Jacques Lipchitz

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Lipchitz, Jacques

(zhäk lēpshēts`), 1891–1973, French sculptor, b. Lithuania as Chaim Jacob Lipchitz. From 1909, Lipchitz studied in Paris, where he became a member of the Esprit Nouveau group. From about 1915 to 1930 he was widely recognized as one of the major cubist (see cubismcubism,
art movement, primarily in painting, originating in Paris c.1907. Cubist Theory

Cubism began as an intellectual revolt against the artistic expression of previous eras.
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) sculptors. Among his characteristic cubist bronzes in American collections are Girl with a Braid (c.1914–15, Philadelphia Mus. of Art) and Bather (1923–25, Sheldon Memorial Art Gall., Lincoln, Neb.). His vibrant skeletal constructions, which he originated in 1913, are unique in modern sculpture. In 1924 he began creating transparent sculptures, using the lost-wax technique, that resembled drawings in bronze. Allegories of struggle preoccupied him in the late 1930s, and he executed such works as The Rape of Europa, Bull and Candor, and Prometheus. Lipchitz emigrated to the United States in 1941, became a citizen in 1957, and spent much of his last decade in Italy. Returning briefly to France after World War II, he was commissioned in 1946 to design a font for the new church of Assy, Haute-Savoie. The bronze models for it, along with many of his works, were destroyed by fire in his New York studio in 1952, but the following year he resumed work on the Assy Madonna and on another sculpture, The Spirit of Enterprise, for Fairmount Park, Philadelphia. His American-period works broke with his earlier cool semi-abstract forms and he created many muscularly rounded, emotionally evocative, and often monumental sculptures. The most ambitious of these is probably Peace on Earth (1967–70, Los Angeles Music Center). In 1955 he also began producing his celebrated semiautomatics—masses of clay or plasticine, which he first molded underwater, using only his sense of touch, before seeing the sculpture through to completion. Other examples of his work are in such collections as the Museum of Modern Art, New York City, and the Barnes Foundation, Philadelphia.


See his My Life in Sculpture, written with H. H. Arnason (1972); biography by A. G. Wilkinson (1990); studies by B. Van Born (1966) and H. H. Arnason (1969).

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Lipchitz, Jacques (b. Chaim Jacob)

(1891–1973) sculptor; born in Druskienki, Lithuania. He studied in Paris (1909–11), established a studio (1913), and became a master of cubism, as in Joy of Life (1927). In 1941 he emigrated to New York City, and his work became more emotional and fluid, as in Prometheus Strangling the Vulture II (1944–45). He lived in Hastings-on-Hudson, N.Y. (1947–63) and in Italy (1963–73).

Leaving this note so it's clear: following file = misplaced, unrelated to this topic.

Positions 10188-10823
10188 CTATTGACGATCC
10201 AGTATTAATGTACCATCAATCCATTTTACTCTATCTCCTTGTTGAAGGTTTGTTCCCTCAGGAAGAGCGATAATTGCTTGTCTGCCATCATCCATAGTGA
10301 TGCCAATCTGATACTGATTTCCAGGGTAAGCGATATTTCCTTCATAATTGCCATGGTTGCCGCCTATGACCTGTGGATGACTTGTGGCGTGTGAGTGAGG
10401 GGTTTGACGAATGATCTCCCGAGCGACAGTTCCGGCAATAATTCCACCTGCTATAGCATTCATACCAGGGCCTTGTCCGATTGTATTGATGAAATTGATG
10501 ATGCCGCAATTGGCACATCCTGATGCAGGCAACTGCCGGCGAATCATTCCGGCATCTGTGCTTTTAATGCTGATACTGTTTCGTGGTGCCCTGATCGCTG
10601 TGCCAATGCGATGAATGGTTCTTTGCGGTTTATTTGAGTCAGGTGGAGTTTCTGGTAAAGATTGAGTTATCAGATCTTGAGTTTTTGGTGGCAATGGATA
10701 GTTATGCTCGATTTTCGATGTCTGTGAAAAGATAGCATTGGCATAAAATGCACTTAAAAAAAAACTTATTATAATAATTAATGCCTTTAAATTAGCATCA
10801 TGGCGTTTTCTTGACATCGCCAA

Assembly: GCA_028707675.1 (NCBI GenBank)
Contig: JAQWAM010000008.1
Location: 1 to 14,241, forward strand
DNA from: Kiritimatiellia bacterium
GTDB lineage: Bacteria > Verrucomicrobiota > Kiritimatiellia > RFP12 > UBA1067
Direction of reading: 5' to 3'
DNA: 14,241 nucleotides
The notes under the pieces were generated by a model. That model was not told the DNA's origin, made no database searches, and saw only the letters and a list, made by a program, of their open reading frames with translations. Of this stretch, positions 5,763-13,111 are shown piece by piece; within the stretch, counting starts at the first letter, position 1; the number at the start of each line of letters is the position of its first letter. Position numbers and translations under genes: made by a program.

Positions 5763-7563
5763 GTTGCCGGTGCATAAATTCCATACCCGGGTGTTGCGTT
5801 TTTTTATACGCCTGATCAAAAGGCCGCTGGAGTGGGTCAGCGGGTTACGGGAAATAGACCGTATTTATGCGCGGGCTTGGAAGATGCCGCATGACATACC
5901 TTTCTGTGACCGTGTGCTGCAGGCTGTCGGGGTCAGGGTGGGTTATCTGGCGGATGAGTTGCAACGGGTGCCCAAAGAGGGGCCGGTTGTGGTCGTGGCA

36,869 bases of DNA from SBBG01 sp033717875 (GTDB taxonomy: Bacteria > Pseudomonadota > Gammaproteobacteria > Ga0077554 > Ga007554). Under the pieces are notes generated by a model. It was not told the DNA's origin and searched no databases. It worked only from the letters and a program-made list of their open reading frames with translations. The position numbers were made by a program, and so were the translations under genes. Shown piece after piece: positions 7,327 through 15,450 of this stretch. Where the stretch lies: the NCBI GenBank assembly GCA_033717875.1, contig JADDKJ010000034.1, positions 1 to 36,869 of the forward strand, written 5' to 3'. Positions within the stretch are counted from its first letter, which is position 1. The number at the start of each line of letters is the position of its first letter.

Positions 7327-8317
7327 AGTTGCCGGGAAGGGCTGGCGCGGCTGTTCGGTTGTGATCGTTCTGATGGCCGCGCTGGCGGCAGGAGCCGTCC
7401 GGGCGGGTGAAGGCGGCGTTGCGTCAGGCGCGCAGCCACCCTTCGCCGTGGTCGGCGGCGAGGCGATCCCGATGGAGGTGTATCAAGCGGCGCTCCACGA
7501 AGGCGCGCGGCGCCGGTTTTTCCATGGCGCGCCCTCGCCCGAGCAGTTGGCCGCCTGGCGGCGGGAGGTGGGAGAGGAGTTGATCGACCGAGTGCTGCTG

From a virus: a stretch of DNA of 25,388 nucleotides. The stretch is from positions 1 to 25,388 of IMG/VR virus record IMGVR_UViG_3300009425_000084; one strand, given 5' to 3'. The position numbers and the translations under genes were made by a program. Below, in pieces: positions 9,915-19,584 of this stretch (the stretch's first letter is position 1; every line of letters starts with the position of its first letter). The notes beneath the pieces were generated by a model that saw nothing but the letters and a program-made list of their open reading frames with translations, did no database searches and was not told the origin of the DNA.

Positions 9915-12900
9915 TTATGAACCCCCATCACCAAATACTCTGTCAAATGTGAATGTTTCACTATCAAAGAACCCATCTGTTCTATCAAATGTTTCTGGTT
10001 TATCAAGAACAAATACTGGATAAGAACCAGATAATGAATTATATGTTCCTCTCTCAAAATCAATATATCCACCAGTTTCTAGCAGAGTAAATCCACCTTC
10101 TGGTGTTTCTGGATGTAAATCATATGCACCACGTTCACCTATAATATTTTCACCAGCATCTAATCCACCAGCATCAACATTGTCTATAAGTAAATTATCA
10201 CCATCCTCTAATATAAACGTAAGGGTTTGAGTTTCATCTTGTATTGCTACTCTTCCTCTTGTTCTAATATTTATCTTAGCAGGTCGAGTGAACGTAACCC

The Cambridge Dictionary of American Biography, by John S. Bowman. Copyright © Cambridge University Press 1995. Reproduced with permission.
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The exhibition focuses on the years of 1900-1955, a period of great social and artistic activity, and includes more than 70 works--painting, sculpture, photographs and works on paper--by 46 artists such as Theresa Bernstein, Ilse Bing, Albert Bloch, Adolph Gottlieb, Jacques Lipchitz, Morris Louis, Robert Motherwell, Elie Nadelman, Arnold Newman, Larry Rivers, Ben Shahn, Aaron, Siskind, Raphael Soyer, Alfred Stiglitz, Max Weber and Weegee.
Morrison both kicks at and kisses the proverbial behinds of a host of modernist sculptors, particularly Jacques Lipchitz, Gonstantin Brancusi, Alberto Giacometti, Barbara Hepworth, and Henry Moore.
Others fortunate enough to escape by this route included Hannah Arendt, Jacques Lipchitz and Marc Chagall, Franz Werfel, and Lion Feuchtwanger--and at the very last moment, the aged grandparents too.
16, at 64; Jacques Lipchitz, pioneer of cubist sculpture, May 26, at 81; Lauritz Melchior, leading Wagnerian tenor of the 1930s and 1940s, Mar.
During the Occupation, Vierny joined the Emergency Rescue Committee, which helped anti-Nazi and Jewish refugees escape across the border into Spain--among them artists and intellectuals such as Marc Chagall, Max Ernst and Jacques Lipchitz. After being arrested but acquitted, Maillol sent her out of harm's way to pose for Matisse in Nice with the note: 'Matisse, I am sending you the object of my work; so you can reduce her to a line.' In 1943, she was arrested by the Gestapo in Paris, and was released only after Maillol petitioned Arno Breker, Hitler's favourite sculptor.
We also took a look at Man with a Guitar, by Jacques Lipchitz. I didn't give them the title of the sculpture until they'd seen the slide.
"I was not there to witness the worst, only the beginning," wrote Mary Jayne Gold, who died on October 5 at the age of 88, near Saint-Tropez; in 1940, as a young American heiress in Marseilles, a fancy tourist, she had helped thousands of Jews, among them Marc Chagall, Jacques Lipchitz, and Hannah Arendt, to get out of France.
Meanwhile, in Paris, a retrospective of sculptures by Jacques Lipchitz (1891-1973) is on show until 30 August at Galerie Steinitz (77 Rue Saint HonorS; +33 1 56 43 66 70).
It is embellished with decorative art designed expressly for it, ranging from seven bas-reliefs by Jacques Lipchitz for the exterior to Matisse's mural The dance for the interior.